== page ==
Kindness, Won’t You Be My Neighbor, and that how a piece of art makes you feel, matters

“Come on over a minute. I just had some ideas that I’ve been thinking about for quite (a)while about modulation. It seems to me that there are different themes in life, and one of my main jobs, it seems to me, is to help, through the mass media for children, to help children through some of the difficult modulations of life.”

– Fred Rogers

Talking about the film Won’t You Be My Neighbor is a difficult task. What could be so hard about talking about Mr. Rogers? Isn’t it just a series of feel good moments designed to distract you from the problems of the current day? Isn’t it just some show where a guy talks to kids with puppets? That’s how one side of the spectrum reacts, but just as difficult is talking to the people who do seem to like Mr. Rogers. Oh, it’s so ironic to like Mr. Rogers. How funny it is to relive our childhood. How crazy it is that a guy would be nice and wear sweaters and talk about feelings!

But truly, truly, I think that if we can get to the message of what Won’t You Be My Neighbor and by extension what Mr. Rogers was looking to say in a way completely devoid of ironic admiration or jest, then the world could be radically transformed.

The entire purpose of this website, and of the materials I’m working on, is that I want to share with the world how better to talk about their emotions. I want to help people to see that art is the conduit through which we can experience the things that are difficult to talk about. That the emotions that we feel are worth sitting in and exploring. So when I watch these interviews with Fred and others who knew him, to see that his desire was the same? That touched me in such a deeply profound way. This beautiful, kind soul, he understood what he was capable of through the screen. He may not have been making high end art films or experimenting in the visual medium, but he understood that relating with people through the shared experience of the screen is the entrance to us. He wasn’t just talking to children, he was trying to talk to all of us. 

He truly believed that we can all be like him, and that’s why he did what he did. That we could all be the kindness he wanted to see and thus embody. If your reaction to this film was “Man, we need more people like Mr. Rogers in the world”, then you’ve missed his point entirely. We are good. Our thoughts do matter. He wasn’t looking to be idolized. He wasn’t looking for us to cry at how good he was, he was looking for us to see that in ourselves. He wanted us to be good because goodness begets more goodness. He wants us to see that those things are within reach if you’ll open up yourself in a way that will allow that to happen.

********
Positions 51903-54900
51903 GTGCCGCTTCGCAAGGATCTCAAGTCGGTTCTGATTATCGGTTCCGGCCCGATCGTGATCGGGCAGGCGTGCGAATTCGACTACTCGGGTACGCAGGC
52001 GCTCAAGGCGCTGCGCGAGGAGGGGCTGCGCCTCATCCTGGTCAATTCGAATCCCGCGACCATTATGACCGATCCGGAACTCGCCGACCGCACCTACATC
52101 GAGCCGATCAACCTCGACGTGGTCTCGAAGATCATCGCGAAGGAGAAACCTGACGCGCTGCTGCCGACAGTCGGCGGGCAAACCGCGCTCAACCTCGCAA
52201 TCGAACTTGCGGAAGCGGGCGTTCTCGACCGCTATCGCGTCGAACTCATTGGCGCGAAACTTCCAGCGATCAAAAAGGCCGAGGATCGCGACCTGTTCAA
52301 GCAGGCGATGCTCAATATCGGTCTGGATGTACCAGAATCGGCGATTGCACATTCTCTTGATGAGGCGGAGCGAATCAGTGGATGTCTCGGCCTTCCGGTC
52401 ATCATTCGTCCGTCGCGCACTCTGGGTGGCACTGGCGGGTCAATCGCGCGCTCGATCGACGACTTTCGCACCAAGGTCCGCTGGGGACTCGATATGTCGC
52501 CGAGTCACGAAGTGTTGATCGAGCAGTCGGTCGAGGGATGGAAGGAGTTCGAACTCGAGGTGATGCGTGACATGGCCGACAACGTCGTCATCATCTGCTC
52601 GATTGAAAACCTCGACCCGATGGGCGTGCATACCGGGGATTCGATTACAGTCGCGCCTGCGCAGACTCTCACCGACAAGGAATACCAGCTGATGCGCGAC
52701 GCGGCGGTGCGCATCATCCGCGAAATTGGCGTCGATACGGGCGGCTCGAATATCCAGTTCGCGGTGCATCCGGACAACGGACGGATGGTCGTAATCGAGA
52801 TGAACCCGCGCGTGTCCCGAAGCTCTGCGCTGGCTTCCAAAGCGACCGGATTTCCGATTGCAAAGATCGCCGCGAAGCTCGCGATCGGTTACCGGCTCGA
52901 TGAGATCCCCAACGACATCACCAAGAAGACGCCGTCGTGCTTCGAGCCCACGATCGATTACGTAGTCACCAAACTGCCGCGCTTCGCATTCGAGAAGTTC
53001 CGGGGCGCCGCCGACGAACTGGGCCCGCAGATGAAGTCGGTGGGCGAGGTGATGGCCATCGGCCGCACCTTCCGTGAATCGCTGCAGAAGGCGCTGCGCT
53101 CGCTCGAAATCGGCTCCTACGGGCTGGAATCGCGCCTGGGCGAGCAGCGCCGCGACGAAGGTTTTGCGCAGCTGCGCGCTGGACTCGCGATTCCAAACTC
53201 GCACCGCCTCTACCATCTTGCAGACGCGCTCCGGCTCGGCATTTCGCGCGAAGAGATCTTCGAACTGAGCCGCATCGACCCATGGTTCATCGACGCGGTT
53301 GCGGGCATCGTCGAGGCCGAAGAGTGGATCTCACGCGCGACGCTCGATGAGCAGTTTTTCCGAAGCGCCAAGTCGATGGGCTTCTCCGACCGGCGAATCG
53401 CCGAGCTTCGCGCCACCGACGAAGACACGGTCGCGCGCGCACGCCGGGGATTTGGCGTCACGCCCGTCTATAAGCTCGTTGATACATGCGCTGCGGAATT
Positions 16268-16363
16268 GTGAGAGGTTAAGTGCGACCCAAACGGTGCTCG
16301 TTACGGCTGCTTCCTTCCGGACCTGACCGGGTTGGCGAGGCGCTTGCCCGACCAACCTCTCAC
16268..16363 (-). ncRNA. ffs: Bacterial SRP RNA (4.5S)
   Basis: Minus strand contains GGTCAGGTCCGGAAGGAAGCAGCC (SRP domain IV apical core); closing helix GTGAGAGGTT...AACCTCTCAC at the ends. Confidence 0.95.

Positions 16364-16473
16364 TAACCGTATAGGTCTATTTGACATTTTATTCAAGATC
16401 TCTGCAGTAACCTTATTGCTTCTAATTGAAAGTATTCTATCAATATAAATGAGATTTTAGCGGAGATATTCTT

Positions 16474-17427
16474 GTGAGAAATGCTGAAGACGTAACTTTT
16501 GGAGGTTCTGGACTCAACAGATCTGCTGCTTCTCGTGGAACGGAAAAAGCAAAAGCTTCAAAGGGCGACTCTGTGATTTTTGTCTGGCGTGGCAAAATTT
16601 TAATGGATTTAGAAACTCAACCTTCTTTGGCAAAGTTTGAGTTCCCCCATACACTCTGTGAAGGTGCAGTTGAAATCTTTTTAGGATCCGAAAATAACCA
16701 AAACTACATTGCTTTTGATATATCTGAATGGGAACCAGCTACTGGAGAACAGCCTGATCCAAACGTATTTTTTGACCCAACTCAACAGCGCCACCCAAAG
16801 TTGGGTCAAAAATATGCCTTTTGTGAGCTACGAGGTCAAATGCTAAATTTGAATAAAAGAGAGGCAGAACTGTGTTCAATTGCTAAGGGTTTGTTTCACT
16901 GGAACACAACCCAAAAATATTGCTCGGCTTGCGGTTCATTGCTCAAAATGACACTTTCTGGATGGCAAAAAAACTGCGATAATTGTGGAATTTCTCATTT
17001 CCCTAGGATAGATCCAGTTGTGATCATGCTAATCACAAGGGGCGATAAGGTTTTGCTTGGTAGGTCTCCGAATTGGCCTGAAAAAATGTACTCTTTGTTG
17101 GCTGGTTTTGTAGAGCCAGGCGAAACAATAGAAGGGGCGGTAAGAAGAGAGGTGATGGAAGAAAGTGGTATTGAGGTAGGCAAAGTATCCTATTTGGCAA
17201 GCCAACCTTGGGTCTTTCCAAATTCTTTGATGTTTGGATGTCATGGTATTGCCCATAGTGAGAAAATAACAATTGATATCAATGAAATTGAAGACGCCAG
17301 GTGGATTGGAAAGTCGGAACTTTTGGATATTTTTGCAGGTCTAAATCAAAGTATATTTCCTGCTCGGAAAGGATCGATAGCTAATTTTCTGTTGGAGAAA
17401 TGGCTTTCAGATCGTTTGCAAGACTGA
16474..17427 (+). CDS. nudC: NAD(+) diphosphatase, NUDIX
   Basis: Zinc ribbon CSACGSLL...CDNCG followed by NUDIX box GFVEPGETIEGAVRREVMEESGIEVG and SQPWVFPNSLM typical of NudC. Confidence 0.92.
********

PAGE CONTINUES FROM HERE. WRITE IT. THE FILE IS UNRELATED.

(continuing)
Rogers and Nye.jpg
It’s difficult to watch this film and not compartmentalize the things he’s saying as being ‘for children’ when realistically it’s the adults currently who struggle just as mightily as the children do. It’s even mentioned when the film discusses Fred’s failed show for adults. Feelings? Those are things for children! We adults understand! We couldn’t be further from the truth. We segregate our emotions away from our everyday lives and convince ourselves we can handle what is going on around us. The Challenger explosion? A tragedy, for sure, but we understand that these things can happen and are able to come to grips with the reality and gravity of such a tragedy. That’s how we think about things going, but is that really the case? We’re closed off. Numb. Struggling to put into words our anxieties. Struggling to cope with the horrible things that happen to us and the people around us. Imagine then, the thought of another grown person, asking you how you genuinely felt about something. Really, imagine it. Could you be honest? Would you be able to put to words that something made you afraid, or happy, or nostalgic? We spend so many of our waking hours trying to do everything we can to dull these sorts of emotions and Rogers cut right through to the heart of what affects us.

Fred understood that art and relationships can combine to become that conduit that I mentioned earlier and that through which we can experience those emotions that we so desperately need to be in touch with. That’s.. that’s so ridiculously powerful. What a radical, crazy, resistant idea. That you should simply, feel.

Fred and his life have touched me so deeply because he says to me, being good is valuable enough. Sharing the things you love with others is enough. THAT is enough. It doesn’t matter if what you are doing is unique, or if you’re good at what you do, or if what you create is only ever experienced by you – simply desiring that other’s lives could be good and working to effect that change in those lives is what matters. That matters.

So next time you well up with emotion at the crescendo of a film, sit in it. Let it be there with you. Revel in it’s joy. Next time something makes you angry, be there. Experience it. Let’s genuinely try to listen to what Mr. Rogers was saying and go out to be the kindness that the world so desperately needs right now.

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